What is the best practice to accomplish this? For example, let's have an initial value abc123456 and a seed secret_hash. I want to change the initial value once about every hour to a new value and be able to decrypt any future value back to the original one.

Should I use an external known value, for instance time, in order to encrypt and decrypt, or there is an algorithm that will generate a decrypt-able infinite stream of values just from the seed and the initial value?

  • $\begingroup$ It is not clear to me what you want to do? I think what you want is for example if your initial value is abc123456 and then after n hours the encrypted value is zh1wq9z81 you want to be able to trace back all the changes that happen to abc123456 and results after n hours in zh1wq9z81? Is that what you want? What type of encryption you use symmetric or asymmetric? $\endgroup$ – Ubaidah Dec 26 '15 at 5:43
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    $\begingroup$ This is an atypical request. Could you describe what problem you are trying to solve? $\endgroup$ – Neil Smithline Dec 26 '15 at 5:45
  • $\begingroup$ I'd rather use symmetric encryption, if possible in this scenario. I want to trace the current encrypted value which has changed N times back to the original value. The intermittent values are not important. $\endgroup$ – logic Dec 26 '15 at 16:31
  • $\begingroup$ I second Neil's question. $\endgroup$ – StackzOfZtuff Dec 26 '15 at 19:18
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    $\begingroup$ Assuming you can keep $K$ secret, you could use $E_K(E_K(...E_K(IV)))$ if your IV is appropriately sized and you keep the count of encryptions. $\endgroup$ – SEJPM Dec 26 '15 at 21:25

As SEJPM suggests in the comments, you could simply derive each successive value by encrypting the previous value using a block cipher (in "ECB mode", i.e. using the raw block cipher directly), with your "seed" as the key:

$$\begin{aligned} v_0 &= \text{"abc123456"} \\ v_{i+1} &= E_K(v_i) \end{aligned}$$

where $E_K(x)$ denotes the encryption of the block $x$ using a block cipher with the key $K$.

It's possible that the iteration above might get caught in a small loop, although if the block size of the cipher is reasonably large (and 128 or even 64 bits should be more than plenty), the probability of this happening within any reasonable number of iterations is negligible; the expected cycle length for an $n$-bit block cipher is $2^{n-1}+1$.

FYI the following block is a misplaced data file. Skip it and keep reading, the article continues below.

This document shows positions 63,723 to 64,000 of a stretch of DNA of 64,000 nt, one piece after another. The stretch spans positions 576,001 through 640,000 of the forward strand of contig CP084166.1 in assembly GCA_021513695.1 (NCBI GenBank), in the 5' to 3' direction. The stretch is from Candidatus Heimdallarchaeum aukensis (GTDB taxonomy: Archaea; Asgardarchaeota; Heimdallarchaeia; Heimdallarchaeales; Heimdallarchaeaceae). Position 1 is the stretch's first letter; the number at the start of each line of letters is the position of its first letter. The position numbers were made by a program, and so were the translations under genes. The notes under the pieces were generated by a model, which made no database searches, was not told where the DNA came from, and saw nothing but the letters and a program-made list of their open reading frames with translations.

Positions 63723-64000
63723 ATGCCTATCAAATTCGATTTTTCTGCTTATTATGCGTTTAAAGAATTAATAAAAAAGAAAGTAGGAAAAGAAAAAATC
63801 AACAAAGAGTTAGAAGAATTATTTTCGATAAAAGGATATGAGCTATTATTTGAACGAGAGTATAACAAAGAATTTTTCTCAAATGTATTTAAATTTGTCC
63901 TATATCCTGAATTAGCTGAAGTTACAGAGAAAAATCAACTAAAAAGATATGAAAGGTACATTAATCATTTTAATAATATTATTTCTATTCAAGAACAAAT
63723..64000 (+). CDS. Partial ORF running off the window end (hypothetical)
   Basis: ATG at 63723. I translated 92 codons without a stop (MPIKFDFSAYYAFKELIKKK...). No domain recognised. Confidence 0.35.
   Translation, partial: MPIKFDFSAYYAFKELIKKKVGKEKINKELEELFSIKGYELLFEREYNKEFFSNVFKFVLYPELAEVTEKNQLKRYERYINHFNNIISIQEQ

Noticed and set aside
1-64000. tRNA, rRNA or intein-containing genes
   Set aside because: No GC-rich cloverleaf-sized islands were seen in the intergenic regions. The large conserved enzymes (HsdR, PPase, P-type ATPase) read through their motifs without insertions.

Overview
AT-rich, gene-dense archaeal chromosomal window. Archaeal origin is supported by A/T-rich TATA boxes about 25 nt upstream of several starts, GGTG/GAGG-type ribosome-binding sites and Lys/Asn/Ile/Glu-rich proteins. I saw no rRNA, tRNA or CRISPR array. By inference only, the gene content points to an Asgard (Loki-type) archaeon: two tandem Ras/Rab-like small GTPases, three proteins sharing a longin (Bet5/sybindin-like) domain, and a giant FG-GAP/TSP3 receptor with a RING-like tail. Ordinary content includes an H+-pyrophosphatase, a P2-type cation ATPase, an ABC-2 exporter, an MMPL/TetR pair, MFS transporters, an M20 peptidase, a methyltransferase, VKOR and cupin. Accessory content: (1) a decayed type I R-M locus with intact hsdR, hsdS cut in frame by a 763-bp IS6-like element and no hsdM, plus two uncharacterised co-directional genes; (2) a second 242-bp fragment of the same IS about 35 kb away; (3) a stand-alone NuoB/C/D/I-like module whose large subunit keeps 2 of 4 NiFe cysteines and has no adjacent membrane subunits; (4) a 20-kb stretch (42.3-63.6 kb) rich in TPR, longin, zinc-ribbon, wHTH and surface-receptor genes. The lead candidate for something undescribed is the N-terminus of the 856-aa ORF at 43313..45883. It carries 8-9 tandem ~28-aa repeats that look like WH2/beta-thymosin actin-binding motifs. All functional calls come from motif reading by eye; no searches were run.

That said, if you want to guarantee that your values will cycle through all possible cipher block values before they repeat, you can use the following scheme instead:

$$\begin{aligned} v_0 &= \text{"abc123456"} \\ v_{i+1} &= E_K(D_K(v_i)+1) \end{aligned}$$

where $D_K$ denotes block cipher decryption with key $K$, and $+$ denotes $n$-bit modular addition, when $n$ is the block size of the cipher in bits.

Note that, since $D_K(E_K(x)) = x$, this recurrence can also be equivalently written as:

$$\begin{aligned} v_0 &= \text{"abc123456"} \\ c_0 &= D_K(v_0) \\ v_i &= E_K(c_0 + i). \end{aligned}$$

That is, each output value $v_i$ is the encryption of a counter $c_i = c_0 + i$, where the initial counter value $c_0$ is the block cipher decryption of the first output value $v_0$.

Of course, if you don't care about the first output $v_0$ having some certain prescribed value, you can simply set the initial counter value $c_0$ directly to some arbitrary starting value (and, if you never use the same key $K$ twice, you could even just always set $c_0 = 0$):

$$\begin{aligned} c_0 &= \text{whatever} \\ v_i &= E_K(c_0 + i). \end{aligned}$$

This is very similar to the counter (CTR) mode of block cipher operation.

If you do want to generate multiple output sequences with the same key $K$, one option is to set, say, $c_0 = k \times 2^{64}$ (for a 128-bit cipher block size, like AES has), where $k$ is a unique 64-bit number identifying the output sequence. This way, you can have up to $2^{64}$ distinct output streams per key, and can generate up to $2^{64}$ output values for each stream without risking overlap with another stream.

This also lets you, given an arbitrary output block, easily identify both the stream the block belongs to (given by the upper 64 bits of the decrypted counter value) and the position of the block in the stream (given by the lower 64 bits).

(Of course, if you don't need quite that many streams or blocks per stream, you could also use a cipher with a 64-bit block size like Blowfish, and $c_0 = k \times 2^{32}$, to shorten your output values by 50%.)

  • $\begingroup$ From your answer and reading about modes of operation it seems like CBC and CTR modes are what I need. With CBC I get a different ciphertext every time with the same key and IV. With CTR I need to change the IV on every iteration to get a new ciphertext. However, I tried to implement both in PHP and faced problems: in CBC mode, I can only decrypt the ciphertext from the first iteration successfully. The next ones are not decrypted correctly. In CTR mode I can't understand how to increment the IV and how to get it from the ciphertext during decryption (I though this would be automated). $\endgroup$ – logic Dec 28 '15 at 14:08
  • $\begingroup$ My suggestion above would be to use the block cipher directly to encrypt individual blocks; your crypto library probably exposes that as "ECB mode", which takes no IV / nonce, and treats the plaintext / ciphertext as a series of individual cipher blocks to be encrypted / decrypted separately. (ECB mode is not a general-purpose semantically secure encryption mode by itself, but the raw access it provides to the block cipher is useful e.g. for implementing other modes, or for custom cryptographic schemes like this.) $\endgroup$ – Ilmari Karonen Dec 28 '15 at 15:08

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